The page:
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A trader works at the New York Stock Exchange in New York, the United States, on Feb. 5, 2018. U.S. stocks closed sharply lower on Monday, with the Dow plummeting 4.60 percent, as the market took a heavy hit from panic sales.
Xinhua News Agency—Getty Images

The stock market has begun to recover from its epic slide — in which the Dow Jones industrial average lost as much as 10.7% of its value at one point.

But not all investments are bouncing back so easily.

Earlier this week, exchange-traded portfolios that allow investors to bet against stock market volatility — in other words, to bet that Wall Street will be calm and orderly — lost most of their value in a matter of days, making them the biggest losers by far in this meltdown.

VelocityShares Daily Inverse VIX Short-Term ETN (ticker symbol: XIV) plunged more than 94% in just the past week, while ProShares Short VIX Short-Term Futures ETF (SVXY) sank more than 89%.

Why Rising Volatility Hurts These Funds

Trading had actually been halted briefly in these funds, which promise to deliver the inverse performance of the CBOE Volatility Index, or VIX. The so-called VIX index is often referred to as the "fear gauge," as it measures expected short-term volatility in the market.

In recent years, investors made out like bandits in these funds, since market volatility had fallen to historic lows as the bull market kept chugging along and market fears dissipated. Last year, these funds nearly tripled in value.

But as the VIX index soared this week, more than doubling from Monday’s closing price to Tuesday’s open, inverse VIX funds crashed.

Even though the stock market sell-off has reversed, the VIX remains at higher-than-average levels on Wednesday.

Credit Suisse announced on Tuesday that it would liquidate the VelocityShares Daily Inverse VIX Short Term ETN on Feb. 21, after the dramatic fall in value.

ProShares officials said they would continue to manage ProShares Short VIX Short-Term Futures as usual.

Why You Should Beware Even if Volatility Dies Down

The jump in the VIX is a sign that volatility has returned to the market, now that fears of inflation have increased.

But even if you think market volatility will subside, the sudden sell-off exposed major risks to using these investments.

These funds try to track the inverse of the CBOE Volatility index, and use derivatives to replicate the inverse action of the VIX on a daily basis.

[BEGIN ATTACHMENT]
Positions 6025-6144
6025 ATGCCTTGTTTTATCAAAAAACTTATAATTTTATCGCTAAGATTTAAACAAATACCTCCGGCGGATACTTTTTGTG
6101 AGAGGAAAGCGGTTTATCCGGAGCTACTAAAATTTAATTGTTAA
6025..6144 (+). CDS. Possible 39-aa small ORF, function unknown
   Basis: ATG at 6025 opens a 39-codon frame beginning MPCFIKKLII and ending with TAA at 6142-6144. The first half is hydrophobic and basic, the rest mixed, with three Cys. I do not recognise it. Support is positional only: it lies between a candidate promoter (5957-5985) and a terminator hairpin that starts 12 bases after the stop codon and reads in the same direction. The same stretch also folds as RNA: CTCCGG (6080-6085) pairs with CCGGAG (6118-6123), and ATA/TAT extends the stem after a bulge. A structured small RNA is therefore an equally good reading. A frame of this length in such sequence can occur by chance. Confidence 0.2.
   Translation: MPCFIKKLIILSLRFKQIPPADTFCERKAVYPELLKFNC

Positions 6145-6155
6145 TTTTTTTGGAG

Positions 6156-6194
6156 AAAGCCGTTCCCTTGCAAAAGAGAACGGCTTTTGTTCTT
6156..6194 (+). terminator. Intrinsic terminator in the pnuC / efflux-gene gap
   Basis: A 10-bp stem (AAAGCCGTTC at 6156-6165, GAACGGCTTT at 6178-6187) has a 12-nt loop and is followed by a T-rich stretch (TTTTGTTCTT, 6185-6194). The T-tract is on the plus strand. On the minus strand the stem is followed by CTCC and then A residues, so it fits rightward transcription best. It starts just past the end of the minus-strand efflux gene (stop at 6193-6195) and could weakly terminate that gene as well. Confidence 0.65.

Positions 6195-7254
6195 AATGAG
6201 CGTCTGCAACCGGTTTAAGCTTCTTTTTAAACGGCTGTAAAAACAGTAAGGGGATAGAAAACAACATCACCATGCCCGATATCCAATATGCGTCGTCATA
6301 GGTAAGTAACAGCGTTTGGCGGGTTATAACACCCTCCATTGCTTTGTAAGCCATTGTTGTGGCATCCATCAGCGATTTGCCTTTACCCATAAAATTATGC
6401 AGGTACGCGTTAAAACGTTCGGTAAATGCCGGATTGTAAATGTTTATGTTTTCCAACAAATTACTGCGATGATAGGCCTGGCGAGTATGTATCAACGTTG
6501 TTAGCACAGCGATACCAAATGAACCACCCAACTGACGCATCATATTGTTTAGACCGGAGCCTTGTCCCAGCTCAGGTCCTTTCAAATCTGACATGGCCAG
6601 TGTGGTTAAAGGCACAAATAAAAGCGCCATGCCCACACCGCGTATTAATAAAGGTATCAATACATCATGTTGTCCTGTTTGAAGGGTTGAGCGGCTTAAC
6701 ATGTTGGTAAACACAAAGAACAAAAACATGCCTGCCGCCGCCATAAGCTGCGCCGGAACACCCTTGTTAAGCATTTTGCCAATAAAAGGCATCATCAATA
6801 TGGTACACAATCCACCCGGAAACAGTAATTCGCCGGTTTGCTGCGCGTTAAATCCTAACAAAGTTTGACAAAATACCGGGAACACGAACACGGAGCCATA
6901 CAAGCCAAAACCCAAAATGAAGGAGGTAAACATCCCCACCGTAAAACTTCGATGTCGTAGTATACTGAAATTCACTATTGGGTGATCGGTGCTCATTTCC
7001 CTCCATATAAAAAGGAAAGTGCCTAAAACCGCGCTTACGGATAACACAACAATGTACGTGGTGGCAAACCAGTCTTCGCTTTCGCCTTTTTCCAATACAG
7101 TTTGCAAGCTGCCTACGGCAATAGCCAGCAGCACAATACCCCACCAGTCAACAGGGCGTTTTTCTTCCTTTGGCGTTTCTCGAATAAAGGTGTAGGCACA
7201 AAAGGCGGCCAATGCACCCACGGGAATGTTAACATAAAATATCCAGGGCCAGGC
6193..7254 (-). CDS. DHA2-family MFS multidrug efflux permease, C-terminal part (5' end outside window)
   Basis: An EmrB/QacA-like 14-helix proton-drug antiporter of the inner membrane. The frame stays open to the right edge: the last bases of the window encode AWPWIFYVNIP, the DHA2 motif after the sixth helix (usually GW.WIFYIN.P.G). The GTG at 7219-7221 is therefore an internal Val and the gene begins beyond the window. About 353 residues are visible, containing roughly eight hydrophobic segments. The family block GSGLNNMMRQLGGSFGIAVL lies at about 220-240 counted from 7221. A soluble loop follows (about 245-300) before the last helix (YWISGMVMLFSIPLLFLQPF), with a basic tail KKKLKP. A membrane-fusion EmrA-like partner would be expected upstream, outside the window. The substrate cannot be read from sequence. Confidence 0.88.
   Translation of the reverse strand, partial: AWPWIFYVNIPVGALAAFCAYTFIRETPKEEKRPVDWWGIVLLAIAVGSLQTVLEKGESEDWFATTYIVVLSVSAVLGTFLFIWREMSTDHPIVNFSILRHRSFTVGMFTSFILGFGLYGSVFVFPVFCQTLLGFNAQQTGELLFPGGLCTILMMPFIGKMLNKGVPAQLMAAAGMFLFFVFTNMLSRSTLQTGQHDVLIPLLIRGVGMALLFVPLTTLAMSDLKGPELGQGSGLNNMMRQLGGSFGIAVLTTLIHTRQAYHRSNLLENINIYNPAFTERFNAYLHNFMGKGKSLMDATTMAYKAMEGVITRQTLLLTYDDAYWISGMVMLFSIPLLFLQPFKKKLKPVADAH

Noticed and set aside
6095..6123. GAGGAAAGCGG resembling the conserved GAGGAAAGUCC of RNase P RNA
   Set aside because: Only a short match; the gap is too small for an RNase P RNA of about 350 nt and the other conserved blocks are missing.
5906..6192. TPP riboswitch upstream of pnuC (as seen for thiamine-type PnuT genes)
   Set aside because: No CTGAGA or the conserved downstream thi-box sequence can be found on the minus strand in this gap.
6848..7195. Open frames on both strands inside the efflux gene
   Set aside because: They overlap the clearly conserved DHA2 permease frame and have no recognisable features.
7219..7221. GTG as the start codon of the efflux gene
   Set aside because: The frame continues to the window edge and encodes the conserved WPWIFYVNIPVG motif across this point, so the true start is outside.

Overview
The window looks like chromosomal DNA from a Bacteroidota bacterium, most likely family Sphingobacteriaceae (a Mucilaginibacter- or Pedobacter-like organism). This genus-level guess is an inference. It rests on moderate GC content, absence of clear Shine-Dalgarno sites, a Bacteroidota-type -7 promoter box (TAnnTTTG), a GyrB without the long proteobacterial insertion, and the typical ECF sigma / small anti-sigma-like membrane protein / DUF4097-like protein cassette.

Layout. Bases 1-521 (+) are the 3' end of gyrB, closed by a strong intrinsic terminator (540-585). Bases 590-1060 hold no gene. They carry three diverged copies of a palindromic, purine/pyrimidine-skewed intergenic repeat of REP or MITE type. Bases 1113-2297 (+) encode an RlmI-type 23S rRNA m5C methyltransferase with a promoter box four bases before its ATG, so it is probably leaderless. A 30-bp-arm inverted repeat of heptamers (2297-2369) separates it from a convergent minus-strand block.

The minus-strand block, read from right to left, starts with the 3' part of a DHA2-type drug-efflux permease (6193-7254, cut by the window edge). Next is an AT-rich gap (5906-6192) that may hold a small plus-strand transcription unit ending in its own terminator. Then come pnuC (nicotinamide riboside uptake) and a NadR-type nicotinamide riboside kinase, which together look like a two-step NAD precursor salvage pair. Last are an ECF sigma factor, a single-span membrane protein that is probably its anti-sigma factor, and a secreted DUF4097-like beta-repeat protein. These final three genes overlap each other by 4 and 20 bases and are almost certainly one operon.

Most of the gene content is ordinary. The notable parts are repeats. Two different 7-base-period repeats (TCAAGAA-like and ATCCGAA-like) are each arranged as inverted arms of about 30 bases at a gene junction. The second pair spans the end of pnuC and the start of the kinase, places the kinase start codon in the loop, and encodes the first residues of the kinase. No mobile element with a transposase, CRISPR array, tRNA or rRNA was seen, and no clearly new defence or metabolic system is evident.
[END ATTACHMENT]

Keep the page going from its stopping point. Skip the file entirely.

"Daily" is the key word here. These funds reset every day. And what that means is, in the long run, you won't get predictable results from these investments.

Michael Iachini, head of ETF research at Charles Schwab Investment Advisory recently outlined the problem using simple math.

Say you were to invest $10,000 in an inverse volatility fund and the VIX drops from a reading of 10 to 9. That would represent a 10% fall in the index, meaning your inverse investment would now be worth 10% more, or $11,000. That’s the good side of the coin.

But these indexes reset on a daily basis. So let's assume the next day the VIX rises back up to 10. Going from a reading of 9 to 10 represents an 11.1% gain in the VIX, forcing inverse VIX funds to fall by 11.1%.

That means you would have $9,779.00 at the end of two days, even though the VIX sits at the exact same spot when you originally invested your $10,000.

Over the long-term, this daily rebalancing will only compound as the price fluctuates, which worsens if the product promises two times or three times the return of the index it’s tracking.

The funds themselves admit that they aren’t meant for long-term investing. “They are designed to achieve their stated investment objectives on a daily basis, but their performance over longer periods of time can differ significantly from their stated daily objectives,” reads XIV’s prospectus.

Before this week’s pullback, that didn’t stop money from flowing in during the eight-year bull-run, ballooning the XIV to $1.6 billion in assets since its launch in 2010.

It may be time to start reading the prospectus.